June 2021

Welcome to our June 2021 Newsletter

We are settling into winter here in New Zealand and while it’s getting colder outside, the furnace in the workshop keeps us toasty warm.

At the time of writing we have also just entered Covid Alert Level Two – a person with Covid visited Wellington from Sydney, Australia, last weekend. For us, Alert Level Two means that gatherings over 100 are prohibited and we will need to sit spaced apart from other customers at cafes and restaurants. We are aware that region-wide mandatory restrictions for a single Covid case will sound like a gross over-reaction to some of our international customers, but New Zealand’s Covid strategy has always been based on elimination rather than management. As a result we are extremely fortunate to have had very few Covid cases here and life has proceeded more or less as usual (although we would love to attend some international toy soldier shows). This is a reminder that we are not out of the woods yet.

Our workshop continues to operate as normal under Level Two, but if any new Covid cases are discovered we may move to Level Three which is essentially a lockdown. We have spent some time this week contingency planning for Level Three and are happy to say that we will still be able to operate if that happens, but there may be some production delays.

This month we wanted to share with you the steps that make up our manufacturing process here at Imperial. Here is how we manufacture a toy soldier, in eleven simple steps!

1. Design meeting

Together with David we have prepared a wishlist of new sets that we would like to bring to market, and we have regular design meetings which help to whittle down the wishlist into a forward work schedule. Choosing which new products to introduce next is always well-debated.

Why do we choose to make particular sets? It may be because it fills a gap in our existing offering, or because we have had overwhelming customer demand for a new product in a particular collection, or perhaps to bring balance to an existing collection. It may be because it is a particularly attractive unit, for example if a regiment has a very beautiful uniform it is more likely to make the cut! We also decide on the size and shape of the set – how many figures and poses will be featured? The decision is guided by David, who will be sculpting the figures. Design meetings often take place over coffee in Greytown, and are sometimes interrupted by locals stopping by the table for a chat.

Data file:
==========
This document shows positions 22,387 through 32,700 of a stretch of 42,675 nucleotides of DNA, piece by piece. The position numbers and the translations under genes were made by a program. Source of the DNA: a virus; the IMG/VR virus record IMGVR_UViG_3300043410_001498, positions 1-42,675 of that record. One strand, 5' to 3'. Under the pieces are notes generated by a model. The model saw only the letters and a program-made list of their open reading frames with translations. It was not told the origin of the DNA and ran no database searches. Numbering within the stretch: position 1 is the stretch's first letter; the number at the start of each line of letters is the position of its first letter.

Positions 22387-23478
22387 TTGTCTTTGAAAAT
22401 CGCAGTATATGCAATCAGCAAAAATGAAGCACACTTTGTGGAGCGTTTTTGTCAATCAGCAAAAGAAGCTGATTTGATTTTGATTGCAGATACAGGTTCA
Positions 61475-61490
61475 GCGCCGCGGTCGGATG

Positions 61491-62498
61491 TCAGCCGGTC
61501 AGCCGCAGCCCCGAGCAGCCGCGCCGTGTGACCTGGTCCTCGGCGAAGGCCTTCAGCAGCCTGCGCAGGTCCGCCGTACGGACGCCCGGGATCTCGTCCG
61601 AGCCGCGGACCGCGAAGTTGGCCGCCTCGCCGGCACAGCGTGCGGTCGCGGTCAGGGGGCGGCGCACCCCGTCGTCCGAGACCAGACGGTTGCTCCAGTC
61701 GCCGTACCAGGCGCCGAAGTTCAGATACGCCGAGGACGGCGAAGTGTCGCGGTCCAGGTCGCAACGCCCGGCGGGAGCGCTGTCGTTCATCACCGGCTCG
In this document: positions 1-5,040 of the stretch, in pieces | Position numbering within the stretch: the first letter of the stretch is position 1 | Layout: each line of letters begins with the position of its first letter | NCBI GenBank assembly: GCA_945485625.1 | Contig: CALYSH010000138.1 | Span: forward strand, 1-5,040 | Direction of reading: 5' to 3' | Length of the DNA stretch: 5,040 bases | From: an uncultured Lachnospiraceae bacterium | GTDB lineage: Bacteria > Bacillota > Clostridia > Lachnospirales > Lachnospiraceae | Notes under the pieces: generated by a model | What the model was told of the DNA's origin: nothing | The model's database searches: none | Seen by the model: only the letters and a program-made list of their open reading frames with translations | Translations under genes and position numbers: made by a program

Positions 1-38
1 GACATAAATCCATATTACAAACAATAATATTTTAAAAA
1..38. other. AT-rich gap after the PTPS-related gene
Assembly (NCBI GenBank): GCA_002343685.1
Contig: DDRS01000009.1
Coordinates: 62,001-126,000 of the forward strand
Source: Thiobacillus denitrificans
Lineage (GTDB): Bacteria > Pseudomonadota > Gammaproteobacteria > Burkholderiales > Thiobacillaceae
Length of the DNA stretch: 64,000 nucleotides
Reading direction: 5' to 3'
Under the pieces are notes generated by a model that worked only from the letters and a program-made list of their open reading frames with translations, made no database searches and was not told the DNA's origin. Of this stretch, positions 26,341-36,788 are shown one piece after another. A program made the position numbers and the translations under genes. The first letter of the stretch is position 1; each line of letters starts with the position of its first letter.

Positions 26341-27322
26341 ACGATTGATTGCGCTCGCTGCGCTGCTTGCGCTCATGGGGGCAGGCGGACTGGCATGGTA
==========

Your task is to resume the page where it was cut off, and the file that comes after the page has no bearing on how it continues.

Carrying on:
Autumn leaves are far more interesting than a planning discussion in Greytown

2. Research

We put a lot of effort into researching the figures to ensure that they are historically accurate. Research also helps in identifying poses and combinations of figures that will appeal to collectors. We are lucky to have the invaluable help of experts and collectors around the world to help with researching uniforms, equipment and historical context.

Our figures are not exact detailed replicas: they are stylised in such a way as to retain a clear representation of the person or object, but with an artistic interpretation that preserves the tradition of the glossy toy soldier. It is in this unique blend that the art of Imperial's figures is expressed.

3. Sculpting the original models

The next step is for David to sculpt the figures, which he does entirely by hand using an epoxy modelling product. As you will appreciate this sculpting process takes time, and the beauty of his sculpts is a critical element in the charm and appeal of Imperial figures. He sculpts one figure for each different pose in the set, carefully making sure that any pieces that need to fit together, for example, horse and rider, do so. A number of Imperial figures are designed in such a way that they need to be glued in order to put them together, so the sculpting process needs to make provision for parts of figures to be separated, for example, an arm may need to be glued to a body. David’s long experience in casting these figures himself means that he knows what will and will not work in the mould and the casting machine, uniquely qualifying him as a sculptor. His sculpting skill in itself is second to none, but his ability to sculpt in such a way that the figure can successfully be spin-cast, is incomparable.